I don’t want to feel any of this for the simple reason that I don’t want to. I’m still clawing at it and resisting like a deranged hellcat when it’s cornered, but there’s nowhere else to go but forward.

I met with my doctor the day of my last chemo, which was April 3rd. According to my charts, there was definitely a lot of tumor shrinkage. However, I had to be aware that since it was so large it may have gone into other areas of my body. It is not uncommon for ER+ breast cancer to still be present in the body after surgery. He urged me to schedule surgery within six weeks, but no later as he suggested I have it done as soon as possible. I robotically agreed. I suppose that’s a grey lining to breast cancer because it was far from silver. And the following played inside my head as I’d nod at my doctor like any makeshift adult:

“You may still be sick and die. You can die? What if you die? This is it! You’re gonna die! You’re being a dramatic cunt! Suck it up! Be strong! How can I be strong all I notice that nothing fits. I’ve gained over 15 pounds since I started chemo. Fuckin’ Taxol! Where the fuck are my priorities? I’m more concerned about my weight than my health. Wow…did I just admit that? That’s not my style. Remember how so and so makes you smile on command. Why doesn’t he call? Come back to me, Celeste! Bite your tongue and just focus on the doctor’s forehead. Focus. Focus. Wait…what just happened?”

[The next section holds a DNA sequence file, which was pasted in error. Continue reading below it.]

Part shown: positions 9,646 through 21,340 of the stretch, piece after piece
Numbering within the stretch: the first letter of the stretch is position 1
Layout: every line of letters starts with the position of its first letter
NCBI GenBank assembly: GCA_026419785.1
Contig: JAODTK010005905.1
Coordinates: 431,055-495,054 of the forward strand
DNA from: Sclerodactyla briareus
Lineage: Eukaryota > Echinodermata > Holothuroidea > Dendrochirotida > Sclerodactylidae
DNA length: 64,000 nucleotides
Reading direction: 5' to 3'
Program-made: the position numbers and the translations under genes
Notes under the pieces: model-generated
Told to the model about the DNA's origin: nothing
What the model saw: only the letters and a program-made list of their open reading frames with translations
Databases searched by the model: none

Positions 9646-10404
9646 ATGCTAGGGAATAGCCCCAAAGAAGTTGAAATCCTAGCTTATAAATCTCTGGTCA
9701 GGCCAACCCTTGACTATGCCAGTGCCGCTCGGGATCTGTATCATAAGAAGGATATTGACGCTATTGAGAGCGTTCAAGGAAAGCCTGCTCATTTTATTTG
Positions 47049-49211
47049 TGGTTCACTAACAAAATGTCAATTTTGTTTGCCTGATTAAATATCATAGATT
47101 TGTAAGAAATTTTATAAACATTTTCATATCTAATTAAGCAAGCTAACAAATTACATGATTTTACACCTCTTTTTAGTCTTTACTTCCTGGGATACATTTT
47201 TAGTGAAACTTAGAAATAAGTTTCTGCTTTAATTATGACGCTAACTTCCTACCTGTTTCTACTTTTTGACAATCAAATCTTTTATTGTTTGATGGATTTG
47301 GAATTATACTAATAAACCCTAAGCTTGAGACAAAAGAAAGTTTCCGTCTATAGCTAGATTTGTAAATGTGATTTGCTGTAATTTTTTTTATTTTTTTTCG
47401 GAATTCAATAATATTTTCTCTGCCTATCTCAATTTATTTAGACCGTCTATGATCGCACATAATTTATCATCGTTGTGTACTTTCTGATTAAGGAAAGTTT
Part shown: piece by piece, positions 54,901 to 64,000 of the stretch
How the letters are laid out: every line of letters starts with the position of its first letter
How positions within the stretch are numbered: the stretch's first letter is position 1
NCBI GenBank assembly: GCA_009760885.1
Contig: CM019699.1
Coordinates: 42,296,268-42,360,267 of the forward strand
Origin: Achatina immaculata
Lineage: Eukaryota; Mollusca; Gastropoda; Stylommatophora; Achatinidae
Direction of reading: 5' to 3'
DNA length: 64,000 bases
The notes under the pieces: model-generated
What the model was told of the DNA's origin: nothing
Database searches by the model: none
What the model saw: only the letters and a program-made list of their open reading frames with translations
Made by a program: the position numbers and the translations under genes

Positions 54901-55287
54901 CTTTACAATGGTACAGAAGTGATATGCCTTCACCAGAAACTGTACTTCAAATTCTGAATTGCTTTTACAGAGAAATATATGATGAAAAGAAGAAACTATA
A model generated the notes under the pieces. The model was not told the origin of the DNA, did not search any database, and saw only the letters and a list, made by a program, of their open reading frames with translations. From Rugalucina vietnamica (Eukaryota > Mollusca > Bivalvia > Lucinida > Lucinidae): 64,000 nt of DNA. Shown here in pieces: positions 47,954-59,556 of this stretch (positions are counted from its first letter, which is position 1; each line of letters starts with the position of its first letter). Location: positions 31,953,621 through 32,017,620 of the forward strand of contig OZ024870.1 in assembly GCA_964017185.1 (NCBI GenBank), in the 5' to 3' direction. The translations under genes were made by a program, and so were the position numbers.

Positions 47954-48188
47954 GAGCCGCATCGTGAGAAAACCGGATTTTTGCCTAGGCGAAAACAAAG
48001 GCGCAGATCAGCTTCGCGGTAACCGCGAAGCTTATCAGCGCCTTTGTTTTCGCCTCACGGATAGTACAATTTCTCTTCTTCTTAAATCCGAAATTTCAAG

Yeah, I take frequent swims at the negativity cesspool. After repetitive laps, I come out with a lot of shit trapped in my ear. Some days, it’s a lot. Some days, it’s not.

Celeste Gonzalez
Do I look sick?

When I met with my plastic surgeon, I told him I agreed with my surgical oncologist on a bilateral mastectomy and that I wanted to go from a DDD cup to a single D cup. Though my plastic surgeon comforted me and I have total confidence in him, my visions of skipping through the fields in a backless sundress were replaced by my own fucked up insecurities: 

Looks like someone isn’t going to have sex for a long ass time. Whatever, I’m having a hard time looking at myself, why do I need someone else’s validation when I’m trying not to lose myself? When was the last time I ever had sex? Like I give a shit, like it even matters. Why didn’t so and so want to? How did I get here? Focus, Celeste. Expanders. Implants. Skin sparing mastectomy. Nipple and areola reconstruction. No more breast sensation. I’m never going to have sex again! I can get nipple piercings! I don’t want anyone to touch me. Lies. I want so and so to. Lies. Wait, what’s going on?

I don’t want to feel any of this anymore and definitely, more than ever.